|This article needs additional citations for verification. (July 2015)|
|Birth name||Donald Matthew Redman|
July 29, 1900|
Piedmont, Mineral County, West Virginia, U.S.
|Died||November 30, 1964
New York City, New York, U.S.
|Occupation(s)||Composer, musician, arranger|
Donald Matthew Redman (July 29, 1900 – November 30, 1964) was an American jazz musician, arranger, bandleader and composer. He was named a member of the West Virginia Music Hall of Fame on May 6, 2009.
Redman was born in Piedmont, Mineral County, West Virginia. His father was a music teacher, his mother was a singer. Don began playing the trumpet at the age of three, joined his first band at the age of six and by the age of 12 was proficient on all wind instruments ranging from trumpet to oboe as well as piano. He studied at Storer College in Harper's Ferry and at the Boston Conservatory, then joined Billy Page's Broadway Syncopaters in New York City. (He was the uncle of saxophonist Dewey Redman, and thus great-uncle of saxophonist Joshua Redman and trumpeter Carlos Redman.)
In 1923, Redman joined the Fletcher Henderson orchestra, mostly playing clarinet and saxophones. He soon began writing arrangements, and Redman did much to formulate the sound that was to become big band Swing. His importance in the formulation of arranged hot jazz can not be overstated; a chief trademark of Redman's arrangements was that he harmonized melody lines and pseudo-solos within separate sections; for example, clarinet, sax, or brass trios. He played these sections off each other, having one section punctuate the figures of another, or moving the melody around different orchestral sections and soloists. His use of this technique was sophisticated, highly innovative, and formed the basis of much big band jazz writing in the following decades.
In 1927 Jean Goldkette convinced Redman to join the Detroit, Michigan-based band McKinney's Cotton Pickers as their musical director and leader. He was responsible for their great success and arranged over half of their music (splitting the arranging duties with John Nesbitt through 1931). Redman was occasionally featured as their vocalist, displaying a charming, humorous vocal style.
Don Redman and his Orchestra
Redman then formed his own band in 1931, which got a residency at the famous Manhattan jazz club Connie's Inn. Redman signed with Brunswick Records and also did a series of radio broadcasts. Redman and his Orchestra also provided music for the animated short I Heard, part of the Betty Boop series produced by Fleischer Studios and distributed by Paramount. Redman composed original music for the short, which was released on September 1, 1933. The Brunswick records Redman made between 1931–1934 were some of the most complex pre-swing hot jazz arrangements of popular tunes. Redman's band didn't rely on just a driving rhythm or great soloists, but it had an overall level of arranging sophistication that was seldom heard by other black bands of the period. The popular vocalist, Harlan Lattimore, provided about half of the vocals during this period.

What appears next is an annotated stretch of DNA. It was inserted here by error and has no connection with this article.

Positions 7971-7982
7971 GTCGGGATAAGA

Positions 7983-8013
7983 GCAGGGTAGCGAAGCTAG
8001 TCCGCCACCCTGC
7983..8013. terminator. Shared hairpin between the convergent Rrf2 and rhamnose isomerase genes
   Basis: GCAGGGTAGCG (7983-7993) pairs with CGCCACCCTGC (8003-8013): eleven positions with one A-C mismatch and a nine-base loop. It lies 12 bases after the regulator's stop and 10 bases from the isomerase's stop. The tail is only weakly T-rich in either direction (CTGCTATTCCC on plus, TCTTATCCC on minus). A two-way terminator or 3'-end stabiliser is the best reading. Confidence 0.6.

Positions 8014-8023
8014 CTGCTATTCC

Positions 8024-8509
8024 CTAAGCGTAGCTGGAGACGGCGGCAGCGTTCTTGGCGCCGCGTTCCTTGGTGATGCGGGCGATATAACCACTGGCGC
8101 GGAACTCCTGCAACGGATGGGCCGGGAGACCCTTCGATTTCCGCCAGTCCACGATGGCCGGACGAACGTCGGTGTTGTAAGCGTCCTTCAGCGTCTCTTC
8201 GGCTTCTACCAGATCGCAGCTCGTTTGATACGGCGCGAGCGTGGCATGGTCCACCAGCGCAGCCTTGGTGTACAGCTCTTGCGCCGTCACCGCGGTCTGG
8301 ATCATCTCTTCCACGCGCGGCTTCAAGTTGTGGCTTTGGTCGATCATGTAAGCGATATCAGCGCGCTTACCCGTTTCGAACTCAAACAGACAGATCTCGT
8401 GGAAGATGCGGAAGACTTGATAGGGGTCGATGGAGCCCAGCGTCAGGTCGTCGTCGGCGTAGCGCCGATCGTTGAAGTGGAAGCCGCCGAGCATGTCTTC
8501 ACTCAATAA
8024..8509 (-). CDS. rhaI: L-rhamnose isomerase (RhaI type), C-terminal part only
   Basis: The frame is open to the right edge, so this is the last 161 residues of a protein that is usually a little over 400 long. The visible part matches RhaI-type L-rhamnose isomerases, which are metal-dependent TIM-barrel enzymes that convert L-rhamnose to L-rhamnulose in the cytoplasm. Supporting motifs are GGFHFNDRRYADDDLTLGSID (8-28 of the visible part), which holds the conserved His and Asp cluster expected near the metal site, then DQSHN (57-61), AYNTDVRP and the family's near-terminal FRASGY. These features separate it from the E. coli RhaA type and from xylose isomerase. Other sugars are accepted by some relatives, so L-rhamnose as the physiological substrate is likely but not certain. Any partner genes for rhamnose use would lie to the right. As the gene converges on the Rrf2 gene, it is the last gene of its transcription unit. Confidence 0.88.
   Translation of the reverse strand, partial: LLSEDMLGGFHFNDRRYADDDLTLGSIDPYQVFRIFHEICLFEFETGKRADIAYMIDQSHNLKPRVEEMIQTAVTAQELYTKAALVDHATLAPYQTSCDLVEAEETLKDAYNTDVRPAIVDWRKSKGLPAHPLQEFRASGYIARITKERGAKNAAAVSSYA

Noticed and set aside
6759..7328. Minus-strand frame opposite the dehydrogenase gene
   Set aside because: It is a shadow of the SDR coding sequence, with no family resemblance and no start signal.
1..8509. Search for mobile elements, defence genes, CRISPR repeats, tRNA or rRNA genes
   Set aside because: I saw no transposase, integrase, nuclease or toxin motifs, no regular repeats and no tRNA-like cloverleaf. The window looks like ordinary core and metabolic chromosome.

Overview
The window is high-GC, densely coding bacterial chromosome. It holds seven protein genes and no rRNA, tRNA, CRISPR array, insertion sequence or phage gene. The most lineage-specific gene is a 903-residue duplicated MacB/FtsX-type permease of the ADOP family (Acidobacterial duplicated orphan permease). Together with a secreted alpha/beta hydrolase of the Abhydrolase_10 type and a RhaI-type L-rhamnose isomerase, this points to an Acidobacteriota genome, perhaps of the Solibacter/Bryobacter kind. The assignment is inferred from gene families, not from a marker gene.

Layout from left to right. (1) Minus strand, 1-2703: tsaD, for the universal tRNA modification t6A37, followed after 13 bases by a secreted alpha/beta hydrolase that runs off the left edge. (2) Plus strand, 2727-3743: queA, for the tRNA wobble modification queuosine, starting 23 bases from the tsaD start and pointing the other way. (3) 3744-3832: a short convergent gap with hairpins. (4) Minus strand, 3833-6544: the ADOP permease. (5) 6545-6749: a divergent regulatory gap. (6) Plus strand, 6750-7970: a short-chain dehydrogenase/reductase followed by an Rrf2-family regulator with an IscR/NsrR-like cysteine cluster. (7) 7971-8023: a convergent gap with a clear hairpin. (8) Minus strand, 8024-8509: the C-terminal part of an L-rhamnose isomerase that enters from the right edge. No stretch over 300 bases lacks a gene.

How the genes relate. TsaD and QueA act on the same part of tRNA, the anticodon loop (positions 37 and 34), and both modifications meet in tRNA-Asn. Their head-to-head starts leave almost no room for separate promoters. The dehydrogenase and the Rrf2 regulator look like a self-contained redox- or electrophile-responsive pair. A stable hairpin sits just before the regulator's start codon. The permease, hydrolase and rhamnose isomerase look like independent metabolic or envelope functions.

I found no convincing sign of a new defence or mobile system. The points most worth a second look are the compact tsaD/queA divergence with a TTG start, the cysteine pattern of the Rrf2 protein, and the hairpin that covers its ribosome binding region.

In 1933, his band made a Vitaphone short film for Warner Bros. which is available as of 2006 on the DVD of the Busby Berkeley feature film Dames. Redman recorded for Brunswick through 1934. He then did a number of sides for ARC in 1936 (issued on their Vocalion, Perfect, Melotone, etc.) and in 1937, he pioneered a series of swing re-arrangements of old classic pop tunes for the Variety label. His use of a swinging vocal group (called "The Swing Choir") was very modern and even today, quite usual, with Redman's sophisticated counterpoint melodies. He signed with Bluebird in 1938 and recorded with them until 1940, when he disbanded.
When Redman disbanded his orchestra, he concentrated on freelance work writing arrangements. Some of his arrangements became hits for Jimmy Dorsey, Count Basie, and Harry James. He traveled to Europe in 1946 leading an all-star band that included Don Byas, Tyree Glenn, and Billy Taylor. He appeared on Uptown Jubilee on the CBS Television network for the 1949 season. In the 1950s he was music director for singer Pearl Bailey. In the early 1960s he played piano for the Georgia Minstrels Concert and soprano sax with Eubie Blake and Noble Sissle's band.
Don Redman died in New York City on November 30, 1964, aged 64, from undisclosed causes.
- Doin' What I Please (1994) (ASV/Living Era)
He formed his own orchestra in New York in 1931, but continued to arrange for other bands, including those of Jimmy Dorsey, Count Basie and Harry James. The Redman orchestra disbanded in January 1940, after which Redman resumed work as a free-lance arranger.
with Fletcher Henderson
- A Study in Frustration (1961) (Columbia)
- Wrappin' It Up (2005) (Membran)
- Sweet and Hot (2007) (Le Chant du Monde)
- 1931–1933 (1990) (Classics)
- 1933–1936 (1991) (Classics)
- 1936–1939 (1994) (Classics)
- Doin' the New Lowdown (1994) (Hep Records 1004)
- Profile, wvmetronews.com; accessed July 25, 2015.
- Profile, jazzpolice.com; accessed July 25, 2015.
- Yanow, Scott. "Don Redman: Biography". Allmusic.com. Retrieved March 9, 2011.
- Allmusic Doin' the New Lowdown Don Redman with music samples. Retrieved January 13, 2012